An Introduction to American Law

This course will give you a glimpse into six different areas of American law: Tort Law, Contract Law, Property, Constitutional Law, Criminal Law, and Civil Procedure. You will gain insight into the complexities and dilemmas that arise from the application of law in different settings, and what is distinctive about American approaches.

About The Course

In this course, we have asked six of our best teachers to give you a window into what we teach our first-year Law students at Penn.  We will cover the basic ideas and principles behind core elements of U.S. law, including Tort Law, Contract Law, Property, Constitutional Law, Criminal Law, and Civil Procedure.     

Throughout the course, we will also introduce you to some of the great philosophical questions of the law:

  • How is the law used to help people achieve their goals? 
  • How is the law used to protect people?  From each other? From the state?  
  • What is the line between conduct that we wish to discourage and conduct that we make criminal?  
  • What is the difference between the rights created by contracts and rights created by property?  
  • Which of our agreements is legally enforceable and why?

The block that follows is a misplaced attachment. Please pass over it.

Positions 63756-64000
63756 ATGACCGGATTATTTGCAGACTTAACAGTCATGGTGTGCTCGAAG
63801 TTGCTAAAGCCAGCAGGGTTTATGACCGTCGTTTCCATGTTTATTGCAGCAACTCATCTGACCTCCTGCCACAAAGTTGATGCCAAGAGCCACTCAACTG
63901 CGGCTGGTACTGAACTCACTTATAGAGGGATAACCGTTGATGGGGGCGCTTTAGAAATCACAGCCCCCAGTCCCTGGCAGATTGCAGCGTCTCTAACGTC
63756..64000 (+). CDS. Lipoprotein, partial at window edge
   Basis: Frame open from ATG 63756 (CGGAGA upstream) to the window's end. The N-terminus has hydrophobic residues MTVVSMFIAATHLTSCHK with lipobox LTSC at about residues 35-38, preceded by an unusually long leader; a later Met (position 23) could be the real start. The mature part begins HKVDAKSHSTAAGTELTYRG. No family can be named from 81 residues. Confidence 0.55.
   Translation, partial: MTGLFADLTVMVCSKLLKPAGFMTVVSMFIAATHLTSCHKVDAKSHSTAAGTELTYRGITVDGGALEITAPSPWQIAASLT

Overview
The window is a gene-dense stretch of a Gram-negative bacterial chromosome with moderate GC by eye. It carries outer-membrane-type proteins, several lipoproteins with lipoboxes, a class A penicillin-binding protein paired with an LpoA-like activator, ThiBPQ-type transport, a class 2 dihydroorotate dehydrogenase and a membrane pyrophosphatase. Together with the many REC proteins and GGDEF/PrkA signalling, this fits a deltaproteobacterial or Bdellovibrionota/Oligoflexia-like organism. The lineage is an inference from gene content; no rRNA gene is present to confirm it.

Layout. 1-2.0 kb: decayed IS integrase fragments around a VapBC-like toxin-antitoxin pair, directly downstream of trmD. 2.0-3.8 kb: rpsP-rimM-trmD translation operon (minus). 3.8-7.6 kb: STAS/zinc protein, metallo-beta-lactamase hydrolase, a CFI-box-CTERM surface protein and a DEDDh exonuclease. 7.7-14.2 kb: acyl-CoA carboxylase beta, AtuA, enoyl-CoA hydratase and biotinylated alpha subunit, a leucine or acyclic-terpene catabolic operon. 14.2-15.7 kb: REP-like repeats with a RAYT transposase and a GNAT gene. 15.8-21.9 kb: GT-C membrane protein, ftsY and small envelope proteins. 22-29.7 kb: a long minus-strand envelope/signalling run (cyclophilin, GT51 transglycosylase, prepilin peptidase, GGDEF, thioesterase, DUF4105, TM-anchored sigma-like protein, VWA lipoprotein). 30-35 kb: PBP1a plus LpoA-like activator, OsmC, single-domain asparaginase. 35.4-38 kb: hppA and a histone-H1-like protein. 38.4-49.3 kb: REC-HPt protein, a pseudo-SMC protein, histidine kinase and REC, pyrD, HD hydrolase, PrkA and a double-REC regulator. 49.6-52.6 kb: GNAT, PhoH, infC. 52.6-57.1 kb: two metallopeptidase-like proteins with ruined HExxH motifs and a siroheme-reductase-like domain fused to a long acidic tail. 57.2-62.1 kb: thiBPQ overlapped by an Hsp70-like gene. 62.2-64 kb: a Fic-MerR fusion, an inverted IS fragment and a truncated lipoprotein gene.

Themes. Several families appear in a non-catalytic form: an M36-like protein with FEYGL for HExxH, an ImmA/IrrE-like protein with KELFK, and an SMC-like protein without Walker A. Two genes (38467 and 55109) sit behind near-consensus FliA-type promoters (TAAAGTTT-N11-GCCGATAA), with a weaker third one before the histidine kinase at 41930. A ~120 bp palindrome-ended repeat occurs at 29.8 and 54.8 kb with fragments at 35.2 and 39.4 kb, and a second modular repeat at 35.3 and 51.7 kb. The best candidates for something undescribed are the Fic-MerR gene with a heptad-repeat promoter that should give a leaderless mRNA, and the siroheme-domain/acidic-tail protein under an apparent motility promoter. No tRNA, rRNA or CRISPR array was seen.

To answer these questions we will look at Tort Law, which is the area of civil law imposing liability when we injure strangers.  We will discuss Contract Law, which governs our agreements with others, or, as we’ll learn, only some of them.  We will examine Property Law, the law of things.  These are some of the main building blocks of what is known as “private law.” 

Next we'll look at law involving the state, what is known as “public law.”  Criminal Law, like Tort Law, regulates our relations with strangers, but, unlike Tort Law, involves the police, public prosecutors and, ultimately, prison.  It involves the full power of the state. 

Constitutional Law is likewise public law, but of a very different sort:  as we will learn, it creates power and regulates the power it creates.  It is how we – We the People, if you will – constitute ourselves as a sovereign self-governing nation.

Civil Procedure sets the rules for how you bring civil cases.  As lawyers learn early on, the only rights you really have are the ones you can enforce, and whether and how you can enforce them is the subject of Procedure.

For each of these areas, you will also begin to learn what is distinctive about American approaches and thus, a bit about what is distinctive about America.

Frequently Asked Questions

Do I need any background in law to take this course?
No prior knowledge of the law is required to take this course.  The content of this course is a sampling of what we teach our first-year law students at Penn.

If I reside outside the U.S., is this course still relevant?
Yes.  We will cover the basic principles of these six areas of law and introduce you to what is distinctive about American law which includes examples of how American law contrasts to laws in other countries.